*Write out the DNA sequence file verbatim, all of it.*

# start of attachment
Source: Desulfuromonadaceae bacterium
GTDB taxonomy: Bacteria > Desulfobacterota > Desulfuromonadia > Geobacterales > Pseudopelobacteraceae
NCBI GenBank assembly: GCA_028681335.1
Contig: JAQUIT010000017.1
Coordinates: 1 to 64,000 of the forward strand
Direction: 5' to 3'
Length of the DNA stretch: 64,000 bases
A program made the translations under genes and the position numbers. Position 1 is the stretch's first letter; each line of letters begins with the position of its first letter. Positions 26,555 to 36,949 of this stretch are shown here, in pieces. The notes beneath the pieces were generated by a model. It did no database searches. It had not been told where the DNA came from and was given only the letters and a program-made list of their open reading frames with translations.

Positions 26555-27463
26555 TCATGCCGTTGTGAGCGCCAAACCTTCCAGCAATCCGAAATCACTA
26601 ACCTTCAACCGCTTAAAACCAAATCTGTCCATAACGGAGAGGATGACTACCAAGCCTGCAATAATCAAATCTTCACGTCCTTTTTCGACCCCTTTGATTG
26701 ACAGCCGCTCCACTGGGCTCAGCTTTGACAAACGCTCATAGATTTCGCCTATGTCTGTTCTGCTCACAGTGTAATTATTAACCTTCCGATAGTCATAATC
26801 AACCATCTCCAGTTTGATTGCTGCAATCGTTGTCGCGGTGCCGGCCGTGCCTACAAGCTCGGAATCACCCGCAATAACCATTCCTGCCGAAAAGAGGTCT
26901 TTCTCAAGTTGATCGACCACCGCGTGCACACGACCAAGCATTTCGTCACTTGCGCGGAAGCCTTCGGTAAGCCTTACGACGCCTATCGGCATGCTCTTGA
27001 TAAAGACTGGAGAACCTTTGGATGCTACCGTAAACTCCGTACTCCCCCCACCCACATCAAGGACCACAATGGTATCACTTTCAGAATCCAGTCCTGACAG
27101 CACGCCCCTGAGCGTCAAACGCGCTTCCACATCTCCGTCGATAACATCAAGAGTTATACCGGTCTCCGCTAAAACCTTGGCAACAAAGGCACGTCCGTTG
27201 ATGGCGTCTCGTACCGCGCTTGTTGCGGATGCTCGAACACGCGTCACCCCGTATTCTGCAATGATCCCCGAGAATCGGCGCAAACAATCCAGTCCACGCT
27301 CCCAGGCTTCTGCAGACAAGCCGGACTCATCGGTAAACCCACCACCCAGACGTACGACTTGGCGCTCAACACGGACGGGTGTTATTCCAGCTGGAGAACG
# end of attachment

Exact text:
Source: Desulfuromonadaceae bacterium
GTDB taxonomy: Bacteria > Desulfobacterota > Desulfuromonadia > Geobacterales > Pseudopelobacteraceae
NCBI GenBank assembly: GCA_028681335.1
Contig: JAQUIT010000017.1
Coordinates: 1 to 64,000 of the forward strand
Direction: 5' to 3'
Length of the DNA stretch: 64,000 bases
A program made the translations under genes and the position numbers. Position 1 is the stretch's first letter; each line of letters begins with the position of its first letter. Positions 26,555 to 36,949 of this stretch are shown here, in pieces. The notes beneath the pieces were generated by a model. It did no database searches. It had not been told where the DNA came from and was given only the letters and a program-made list of their open reading frames with translations.

Positions 26555-27463
26555 TCATGCCGTTGTGAGCGCCAAACCTTCCAGCAATCCGAAATCACTA
26601 ACCTTCAACCGCTTAAAACCAAATCTGTCCATAACGGAGAGGATGACTACCAAGCCTGCAATAATCAAATCTTCACGTCCTTTTTCGACCCCTTTGATTG
26701 ACAGCCGCTCCACTGGGCTCAGCTTTGACAAACGCTCATAGATTTCGCCTATGTCTGTTCTGCTCACAGTGTAATTATTAACCTTCCGATAGTCATAATC
26801 AACCATCTCCAGTTTGATTGCTGCAATCGTTGTCGCGGTGCCGGCCGTGCCTACAAGCTCGGAATCACCCGCAATAACCATTCCTGCCGAAAAGAGGTCT
26901 TTCTCAAGTTGATCGACCACCGCGTGCACACGACCAAGCATTTCGTCACTTGCGCGGAAGCCTTCGGTAAGCCTTACGACGCCTATCGGCATGCTCTTGA
27001 TAAAGACTGGAGAACCTTTGGATGCTACCGTAAACTCCGTACTCCCCCCACCCACATCAAGGACCACAATGGTATCACTTTCAGAATCCAGTCCTGACAG
27101 CACGCCCCTGAGCGTCAAACGCGCTTCCACATCTCCGTCGATAACATCAAGAGTTATACCGGTCTCCGCTAAAACCTTGGCAACAAAGGCACGTCCGTTG
27201 ATGGCGTCTCGTACCGCGCTTGTTGCGGATGCTCGAACACGCGTCACCCCGTATTCTGCAATGATCCCCGAGAATCGGCGCAAACAATCCAGTCCACGCT
27301 CCCAGGCTTCTGCAGACAAGCCGGACTCATCGGTAAACCCACCACCCAGACGTACGACTTGGCGCTCAACACGGACGGGTGTTATTCCAGCTGGAGAACG